Wednesday, January 9, 2013

Graduate presents, "Leading Complex Change with Post-Conventional Consciousness" at Fielding's Winter Session 2013

Barrett C. Brown, Fielding's School of Human & Organizational Development (2012)

This is an empirical study of rare leaders from business, government, and civil society with a developmentally mature meaning-making system, or late-stage action logic (Cook-Greuter, 1999; Loevinger, 1966, 1976; Torbert, 1987). It explores how they design and engage in complex change initiatives related to social and/or environmental sustainability. Participants were assessed for their action logic using a variation of the Washington University Sentence Completion Test (Loevinger & Wessler, 1970). This study has significant implications for the fields of leadership, sustainability leadership, and constructive-developmentalism. The sample has more leaders with documented, advanced meaning-making capacity than any other leadership study (6 Strategists, 5 Alchemists, and 2 Ironists). The results provide the most granular view to date of how such individuals may think and behave with respect to complex organizational and system change. The leaders in this study appear to: (a) design from a deep inner foundation, including grounding their work in transpersonal meaning; (b) access non-rational ways of knowing and use systems, complexity, and integral theories; and (c) adaptively manage through “dialogue” with the system, 3 distinct roles, and developmental practices. Additional results include 15 leadership competencies; developmental stage distinctions for 6 dimensions of leadership reflection and action; and 12 practices that differentiate leaders with a unitive perspective (Alchemists, Ironists) from those with a general systems perspective (Strategists). A constructive-developmental lens is shown to provide important insight for sustainability leadership theory. It is recommended that all leadership programs work to develop the meaning-making capacity of leaders because of the enhanced abilities that emerge with each new stage of development.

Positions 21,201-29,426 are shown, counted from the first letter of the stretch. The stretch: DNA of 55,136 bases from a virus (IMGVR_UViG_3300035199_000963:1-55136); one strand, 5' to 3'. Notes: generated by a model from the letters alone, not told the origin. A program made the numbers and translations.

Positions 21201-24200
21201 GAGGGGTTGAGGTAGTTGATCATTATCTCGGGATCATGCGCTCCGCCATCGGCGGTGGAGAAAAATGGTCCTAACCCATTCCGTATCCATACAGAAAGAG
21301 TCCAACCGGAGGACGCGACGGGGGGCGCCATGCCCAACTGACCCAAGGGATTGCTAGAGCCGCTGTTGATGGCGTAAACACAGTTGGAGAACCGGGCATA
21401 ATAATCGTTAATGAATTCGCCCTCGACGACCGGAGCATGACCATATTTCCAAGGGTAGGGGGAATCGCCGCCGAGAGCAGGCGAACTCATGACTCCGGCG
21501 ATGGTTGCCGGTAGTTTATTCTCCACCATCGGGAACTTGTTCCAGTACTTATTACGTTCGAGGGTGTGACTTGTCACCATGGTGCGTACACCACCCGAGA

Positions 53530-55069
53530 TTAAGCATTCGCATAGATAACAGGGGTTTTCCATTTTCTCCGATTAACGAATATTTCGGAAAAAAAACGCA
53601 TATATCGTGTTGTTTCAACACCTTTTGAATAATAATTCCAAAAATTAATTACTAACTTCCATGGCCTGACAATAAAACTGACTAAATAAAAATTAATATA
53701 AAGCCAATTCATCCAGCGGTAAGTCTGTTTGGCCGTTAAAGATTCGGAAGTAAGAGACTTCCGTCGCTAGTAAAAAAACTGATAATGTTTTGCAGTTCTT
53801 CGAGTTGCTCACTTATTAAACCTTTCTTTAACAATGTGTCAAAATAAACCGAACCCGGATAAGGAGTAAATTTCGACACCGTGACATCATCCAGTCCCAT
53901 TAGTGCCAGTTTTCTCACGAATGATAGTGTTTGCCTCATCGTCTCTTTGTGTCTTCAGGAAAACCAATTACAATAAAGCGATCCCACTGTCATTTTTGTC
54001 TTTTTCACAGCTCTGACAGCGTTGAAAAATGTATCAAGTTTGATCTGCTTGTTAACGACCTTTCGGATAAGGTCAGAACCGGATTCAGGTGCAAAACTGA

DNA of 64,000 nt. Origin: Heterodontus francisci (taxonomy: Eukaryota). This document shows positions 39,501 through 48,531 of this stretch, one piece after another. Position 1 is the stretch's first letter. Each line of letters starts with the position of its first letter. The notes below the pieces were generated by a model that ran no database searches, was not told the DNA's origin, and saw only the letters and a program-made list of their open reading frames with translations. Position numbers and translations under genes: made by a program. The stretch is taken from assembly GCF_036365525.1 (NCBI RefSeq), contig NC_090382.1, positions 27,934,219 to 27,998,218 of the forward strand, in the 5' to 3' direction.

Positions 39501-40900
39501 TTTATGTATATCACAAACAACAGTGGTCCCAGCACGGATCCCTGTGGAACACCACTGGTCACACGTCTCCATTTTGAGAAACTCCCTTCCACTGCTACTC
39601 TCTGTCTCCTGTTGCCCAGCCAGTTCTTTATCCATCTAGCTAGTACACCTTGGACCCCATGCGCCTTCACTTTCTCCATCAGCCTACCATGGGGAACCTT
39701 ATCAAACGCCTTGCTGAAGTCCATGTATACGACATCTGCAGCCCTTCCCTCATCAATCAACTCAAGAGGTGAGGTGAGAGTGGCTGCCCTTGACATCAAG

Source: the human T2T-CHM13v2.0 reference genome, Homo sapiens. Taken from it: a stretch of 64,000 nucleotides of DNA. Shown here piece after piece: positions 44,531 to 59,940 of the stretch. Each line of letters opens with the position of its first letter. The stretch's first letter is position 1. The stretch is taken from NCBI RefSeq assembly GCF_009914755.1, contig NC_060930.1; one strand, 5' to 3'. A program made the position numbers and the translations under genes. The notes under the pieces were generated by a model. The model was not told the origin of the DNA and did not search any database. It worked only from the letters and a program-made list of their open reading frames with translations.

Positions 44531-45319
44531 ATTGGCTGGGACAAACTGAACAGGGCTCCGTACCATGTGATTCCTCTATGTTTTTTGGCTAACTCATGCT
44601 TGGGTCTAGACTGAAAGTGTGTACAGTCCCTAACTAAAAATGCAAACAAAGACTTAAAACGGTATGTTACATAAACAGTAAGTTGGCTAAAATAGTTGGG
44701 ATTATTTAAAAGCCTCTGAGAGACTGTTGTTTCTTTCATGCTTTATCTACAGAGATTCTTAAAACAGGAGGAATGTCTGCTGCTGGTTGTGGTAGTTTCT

This research was supported by a research grant from Fielding Graduate University.

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